There is also the Henckels Solution 15-pc Knife Set which includes everything in the dynamic block set plus an extra utility knife. Still hungry for more info? Check out Henckels Knives reviews to see what real people had to say.
Our Favorite Wüsthof Knives
In general, Wüsthof knives carry a higher price than Henckels. Does that mean Wüsthof is better than Henckels? The Wüsthof Gourmet 8” Chef’s Knife is more than double the cost of the entry-level Henckels comparable and their Classic 3pc Chef’s Knife Set (with a utility and paring knife) is also substantially more expensive.
One of the better values from Wüsthof is their Gourmet 12” Chef’s Knife. The style is very modern but may appeal to those who like a less-bulky handle. Wüsthof Classic 3.5" Paring Knife is also well priced and one of the handiest knives in your drawer.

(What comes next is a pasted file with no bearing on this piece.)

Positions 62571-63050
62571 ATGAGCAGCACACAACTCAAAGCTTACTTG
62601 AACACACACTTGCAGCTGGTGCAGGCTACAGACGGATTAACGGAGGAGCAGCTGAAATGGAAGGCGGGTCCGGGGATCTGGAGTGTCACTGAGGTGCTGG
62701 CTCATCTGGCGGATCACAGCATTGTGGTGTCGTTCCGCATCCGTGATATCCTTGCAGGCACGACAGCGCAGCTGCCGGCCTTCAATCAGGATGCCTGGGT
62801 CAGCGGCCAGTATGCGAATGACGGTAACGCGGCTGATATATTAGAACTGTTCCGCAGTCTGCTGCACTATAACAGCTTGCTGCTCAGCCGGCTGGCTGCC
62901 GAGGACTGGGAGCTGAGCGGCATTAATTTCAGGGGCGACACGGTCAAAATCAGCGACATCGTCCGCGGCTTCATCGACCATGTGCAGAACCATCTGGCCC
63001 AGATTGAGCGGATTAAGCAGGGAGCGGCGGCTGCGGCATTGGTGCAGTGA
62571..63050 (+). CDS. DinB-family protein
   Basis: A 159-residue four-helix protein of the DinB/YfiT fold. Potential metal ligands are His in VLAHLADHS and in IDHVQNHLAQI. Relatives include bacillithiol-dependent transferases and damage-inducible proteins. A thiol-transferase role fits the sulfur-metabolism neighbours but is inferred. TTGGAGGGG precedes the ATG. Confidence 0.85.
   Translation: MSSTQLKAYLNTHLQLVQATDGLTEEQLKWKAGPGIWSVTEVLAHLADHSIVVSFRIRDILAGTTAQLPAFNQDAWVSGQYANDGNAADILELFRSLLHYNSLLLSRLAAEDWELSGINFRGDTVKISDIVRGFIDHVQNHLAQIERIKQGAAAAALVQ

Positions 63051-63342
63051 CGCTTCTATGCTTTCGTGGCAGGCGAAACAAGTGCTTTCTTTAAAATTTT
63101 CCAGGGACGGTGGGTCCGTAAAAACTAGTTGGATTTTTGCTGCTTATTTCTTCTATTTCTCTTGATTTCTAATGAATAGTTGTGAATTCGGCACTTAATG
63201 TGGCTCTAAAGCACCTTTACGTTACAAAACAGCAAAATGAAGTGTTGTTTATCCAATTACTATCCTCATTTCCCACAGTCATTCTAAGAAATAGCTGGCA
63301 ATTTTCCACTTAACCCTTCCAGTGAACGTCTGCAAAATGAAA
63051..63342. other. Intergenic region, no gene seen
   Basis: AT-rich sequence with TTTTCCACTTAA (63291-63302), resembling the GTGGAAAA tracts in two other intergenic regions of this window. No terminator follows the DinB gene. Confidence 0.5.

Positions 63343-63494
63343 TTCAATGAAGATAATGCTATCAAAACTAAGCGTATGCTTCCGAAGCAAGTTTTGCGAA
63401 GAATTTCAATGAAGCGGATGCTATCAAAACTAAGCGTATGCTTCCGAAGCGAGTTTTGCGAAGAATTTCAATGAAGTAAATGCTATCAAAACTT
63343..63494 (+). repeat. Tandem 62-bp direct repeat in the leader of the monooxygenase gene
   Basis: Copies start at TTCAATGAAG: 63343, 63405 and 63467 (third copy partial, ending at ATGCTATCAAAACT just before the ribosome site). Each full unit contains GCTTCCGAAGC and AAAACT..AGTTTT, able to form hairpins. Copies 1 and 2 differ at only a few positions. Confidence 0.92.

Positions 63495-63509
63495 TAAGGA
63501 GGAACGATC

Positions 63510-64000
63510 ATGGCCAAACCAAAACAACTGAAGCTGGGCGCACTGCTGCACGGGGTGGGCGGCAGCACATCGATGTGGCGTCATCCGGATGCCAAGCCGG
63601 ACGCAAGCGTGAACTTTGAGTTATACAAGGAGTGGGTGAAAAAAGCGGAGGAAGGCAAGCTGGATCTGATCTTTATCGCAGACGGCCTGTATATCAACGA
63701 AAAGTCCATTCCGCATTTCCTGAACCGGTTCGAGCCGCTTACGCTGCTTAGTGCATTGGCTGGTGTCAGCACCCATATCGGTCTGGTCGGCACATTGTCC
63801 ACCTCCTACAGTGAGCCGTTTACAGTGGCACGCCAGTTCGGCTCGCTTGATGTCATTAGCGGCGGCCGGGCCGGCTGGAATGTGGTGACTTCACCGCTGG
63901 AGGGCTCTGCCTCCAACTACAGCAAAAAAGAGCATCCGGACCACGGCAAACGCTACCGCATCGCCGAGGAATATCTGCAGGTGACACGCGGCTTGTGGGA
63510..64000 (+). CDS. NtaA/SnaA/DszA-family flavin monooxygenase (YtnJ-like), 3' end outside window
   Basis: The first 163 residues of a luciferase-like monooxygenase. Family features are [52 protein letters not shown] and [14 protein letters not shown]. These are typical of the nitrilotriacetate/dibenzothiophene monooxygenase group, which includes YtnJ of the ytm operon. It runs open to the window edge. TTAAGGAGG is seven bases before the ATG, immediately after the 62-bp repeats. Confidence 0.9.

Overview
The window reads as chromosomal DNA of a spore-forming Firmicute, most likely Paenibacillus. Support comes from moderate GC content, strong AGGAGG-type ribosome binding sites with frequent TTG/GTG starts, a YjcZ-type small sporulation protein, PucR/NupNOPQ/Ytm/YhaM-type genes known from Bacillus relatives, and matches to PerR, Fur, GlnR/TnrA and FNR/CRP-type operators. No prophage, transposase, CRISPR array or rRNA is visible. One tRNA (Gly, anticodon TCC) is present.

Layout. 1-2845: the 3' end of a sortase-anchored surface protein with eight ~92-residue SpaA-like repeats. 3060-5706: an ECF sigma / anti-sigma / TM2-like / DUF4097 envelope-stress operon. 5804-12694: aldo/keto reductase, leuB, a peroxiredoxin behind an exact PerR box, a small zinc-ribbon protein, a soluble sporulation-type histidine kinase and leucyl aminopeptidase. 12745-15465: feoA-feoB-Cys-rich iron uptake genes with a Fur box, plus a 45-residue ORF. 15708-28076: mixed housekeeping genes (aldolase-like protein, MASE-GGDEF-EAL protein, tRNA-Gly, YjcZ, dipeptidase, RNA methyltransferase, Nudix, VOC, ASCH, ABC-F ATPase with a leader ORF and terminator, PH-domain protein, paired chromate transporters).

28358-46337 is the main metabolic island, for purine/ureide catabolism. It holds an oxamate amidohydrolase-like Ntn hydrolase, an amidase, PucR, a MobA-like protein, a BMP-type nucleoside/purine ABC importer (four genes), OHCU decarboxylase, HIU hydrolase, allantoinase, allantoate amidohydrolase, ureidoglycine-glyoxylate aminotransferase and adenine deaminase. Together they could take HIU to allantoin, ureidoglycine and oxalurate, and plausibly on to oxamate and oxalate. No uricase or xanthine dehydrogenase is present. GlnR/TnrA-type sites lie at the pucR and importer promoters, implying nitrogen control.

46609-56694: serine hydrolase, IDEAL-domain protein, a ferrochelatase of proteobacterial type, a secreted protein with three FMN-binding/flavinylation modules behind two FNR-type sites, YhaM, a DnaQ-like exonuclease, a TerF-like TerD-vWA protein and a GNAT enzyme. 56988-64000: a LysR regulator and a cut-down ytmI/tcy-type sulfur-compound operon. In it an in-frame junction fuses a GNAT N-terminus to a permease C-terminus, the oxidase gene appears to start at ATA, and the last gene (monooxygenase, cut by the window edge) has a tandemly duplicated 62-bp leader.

They offer the option to buy either a 17-Slot Acacia Knife Storage Block or the Wüsthof 17-slot Black Knife Storage Block at a great price, so if you already have some knives and just need a better way to store them so that you’ll actually use them, this might be the product for you.
Now that you’ve learned some key factors to help you compare Zwilling vs. Henckels vs. Wüsthof, you’ll be much better able to purchase the knife that makes the most sense for you. If this is your first time making the investment in a good quality set of knives, Henckels vs Wüsthof are both choices that will up your culinary game. Whatever you choose, get a recipe with lots of chopping ready because you’re going to want to get slicing as soon as you bring them home.
For even more ways to elevate your kitchen, check out chef-recommended cutlery in the Cozymeal Shop.